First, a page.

“CAPHARNAUM” has several meanings, of which the one that seems most apposite is “monstrous” in the sense of ugliness or cruelty.
The 2018 Cannes Film Festival jury, presided over by Cate Blanchett, thought Lebanese writer/director Nadine Labaki had made a film worthy of selection as the Festival’s best, an accolade second only to the Palme d’Or. And “Capharnaum” is a nominee for this year’s Best Foreign Language Film Oscar, for which its main competitor might be the Japanese “Shoplifters”, which examines a similar theme in a rather different environment.
My hope is that “Capharnaum” carries the day on February 24. My feelings as I watched it were profound and quite discomfiting.
I did not, but wished I could, weep at the heart-breaking plight of Zain, who knows nothing about himself in any sense that a bureaucratic search might confirm. He might be 12. We first see him in a Beirut court after being convicted for taking a knife to the landlord who, to offset unpaid rent, has bought his beloved 11-year-old sister Sahar who has just begun to menstruate, terrain incognita to either child.
Zain is asking the court to punish his parents for giving him life. The middle of the 139-minute film tells us why.
I felt anger toward a civilisation with such historical lineage that allows a child to grow up illiterate, his only wisdom being in survival.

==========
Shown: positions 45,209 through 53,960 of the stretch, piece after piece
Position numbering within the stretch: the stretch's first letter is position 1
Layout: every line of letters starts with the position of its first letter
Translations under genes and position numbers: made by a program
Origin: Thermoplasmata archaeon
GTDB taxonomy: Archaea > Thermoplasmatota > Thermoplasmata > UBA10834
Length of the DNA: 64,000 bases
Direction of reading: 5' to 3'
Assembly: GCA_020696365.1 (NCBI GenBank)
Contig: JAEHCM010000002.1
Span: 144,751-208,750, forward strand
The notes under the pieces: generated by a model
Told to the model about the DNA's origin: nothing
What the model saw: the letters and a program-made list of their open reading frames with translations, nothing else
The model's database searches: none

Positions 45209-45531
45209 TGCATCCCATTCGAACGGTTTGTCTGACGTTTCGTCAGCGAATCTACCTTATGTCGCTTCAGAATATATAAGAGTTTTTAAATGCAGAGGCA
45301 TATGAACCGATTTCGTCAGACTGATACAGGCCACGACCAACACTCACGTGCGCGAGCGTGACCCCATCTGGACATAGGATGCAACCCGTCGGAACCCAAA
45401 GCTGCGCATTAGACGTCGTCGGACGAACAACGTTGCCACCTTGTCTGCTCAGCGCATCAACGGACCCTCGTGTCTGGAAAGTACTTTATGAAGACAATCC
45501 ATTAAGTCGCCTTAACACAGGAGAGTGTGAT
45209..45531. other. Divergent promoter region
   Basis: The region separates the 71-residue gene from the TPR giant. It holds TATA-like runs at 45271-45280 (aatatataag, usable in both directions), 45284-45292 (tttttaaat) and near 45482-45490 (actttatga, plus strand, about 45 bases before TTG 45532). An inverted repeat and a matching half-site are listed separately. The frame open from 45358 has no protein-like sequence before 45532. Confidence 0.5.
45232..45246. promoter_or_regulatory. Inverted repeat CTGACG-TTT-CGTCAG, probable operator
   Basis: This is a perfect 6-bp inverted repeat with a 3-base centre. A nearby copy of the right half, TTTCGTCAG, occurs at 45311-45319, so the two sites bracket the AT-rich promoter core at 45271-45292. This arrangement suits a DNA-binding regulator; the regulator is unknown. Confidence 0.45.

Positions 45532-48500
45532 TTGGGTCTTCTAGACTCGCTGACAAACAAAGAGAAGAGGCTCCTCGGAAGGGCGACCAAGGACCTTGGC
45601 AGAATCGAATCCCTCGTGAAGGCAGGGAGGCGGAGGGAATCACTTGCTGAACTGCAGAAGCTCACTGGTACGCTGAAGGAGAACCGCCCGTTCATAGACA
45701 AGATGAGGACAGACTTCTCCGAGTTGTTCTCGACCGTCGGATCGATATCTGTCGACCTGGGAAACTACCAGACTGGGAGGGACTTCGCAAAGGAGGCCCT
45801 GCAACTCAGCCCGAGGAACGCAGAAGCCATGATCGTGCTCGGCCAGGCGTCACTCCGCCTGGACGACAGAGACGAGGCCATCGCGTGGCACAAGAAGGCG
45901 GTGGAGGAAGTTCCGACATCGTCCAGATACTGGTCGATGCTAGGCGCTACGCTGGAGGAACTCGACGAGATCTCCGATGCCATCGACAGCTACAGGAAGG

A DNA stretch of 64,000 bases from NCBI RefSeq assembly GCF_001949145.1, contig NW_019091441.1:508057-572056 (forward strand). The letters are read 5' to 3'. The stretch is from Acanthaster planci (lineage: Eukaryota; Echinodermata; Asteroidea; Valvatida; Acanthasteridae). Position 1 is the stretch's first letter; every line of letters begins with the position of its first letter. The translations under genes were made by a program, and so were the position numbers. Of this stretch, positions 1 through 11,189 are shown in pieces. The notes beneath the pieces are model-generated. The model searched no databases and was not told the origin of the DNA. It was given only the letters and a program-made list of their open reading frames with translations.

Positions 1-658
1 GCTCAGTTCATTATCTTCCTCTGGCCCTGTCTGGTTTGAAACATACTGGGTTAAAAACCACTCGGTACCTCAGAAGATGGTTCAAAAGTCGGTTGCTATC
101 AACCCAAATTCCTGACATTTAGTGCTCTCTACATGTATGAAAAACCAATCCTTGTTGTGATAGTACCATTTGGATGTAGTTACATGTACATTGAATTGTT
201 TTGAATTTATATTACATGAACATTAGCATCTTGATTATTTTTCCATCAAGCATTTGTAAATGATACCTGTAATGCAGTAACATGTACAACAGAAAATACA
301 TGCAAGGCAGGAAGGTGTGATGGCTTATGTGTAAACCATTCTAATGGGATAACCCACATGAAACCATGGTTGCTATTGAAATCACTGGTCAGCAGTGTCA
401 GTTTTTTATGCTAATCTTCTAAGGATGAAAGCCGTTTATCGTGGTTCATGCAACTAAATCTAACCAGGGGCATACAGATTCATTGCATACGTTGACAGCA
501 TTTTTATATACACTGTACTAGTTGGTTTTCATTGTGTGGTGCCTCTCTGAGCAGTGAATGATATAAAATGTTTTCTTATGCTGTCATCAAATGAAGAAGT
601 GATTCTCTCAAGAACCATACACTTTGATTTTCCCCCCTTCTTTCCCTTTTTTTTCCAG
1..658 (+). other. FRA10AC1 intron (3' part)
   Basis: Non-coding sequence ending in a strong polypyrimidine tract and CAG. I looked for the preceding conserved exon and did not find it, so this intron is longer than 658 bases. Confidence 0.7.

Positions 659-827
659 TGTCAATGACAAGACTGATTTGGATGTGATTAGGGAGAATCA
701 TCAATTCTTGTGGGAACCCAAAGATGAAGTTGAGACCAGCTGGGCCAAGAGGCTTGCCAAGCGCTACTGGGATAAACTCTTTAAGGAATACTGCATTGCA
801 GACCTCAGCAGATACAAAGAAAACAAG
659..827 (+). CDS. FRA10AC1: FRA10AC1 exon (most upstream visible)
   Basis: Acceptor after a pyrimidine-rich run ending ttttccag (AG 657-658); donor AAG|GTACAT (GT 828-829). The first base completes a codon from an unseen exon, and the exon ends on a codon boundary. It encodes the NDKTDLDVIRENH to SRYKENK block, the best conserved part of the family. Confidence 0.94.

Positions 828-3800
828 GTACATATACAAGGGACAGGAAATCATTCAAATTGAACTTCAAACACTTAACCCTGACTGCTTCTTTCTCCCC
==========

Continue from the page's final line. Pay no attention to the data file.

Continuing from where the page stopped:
I felt deep sympathy at how Zain, when the young Ethiopian woman Rahil who has given him shelter in return for babysitting her daughter Yonas while she goes out looking for work, must, after she fails to come home, become a parent for Yonas whose previous food had all been from Rahil’s breast.
The city is a capharnaum, crammed with beggars, criminals, paedophiles, cripples and worse. Street corners are piled with rubbish. Prisons are cages of hell on earth, unsanitary, devoid of hope. The police must do their tasks and so must the courts.
And yet, watching a cast of people who have never acted in any film, I watched “Capharnaum” with awe and respect for its uncompromising cinema craft, knowing that it was showing its dreadful reality to tell the world how things were, but did not, could not bring brightness to its people. Every society must conquer its own devils. Even ours.
At Palace Electric and Dendy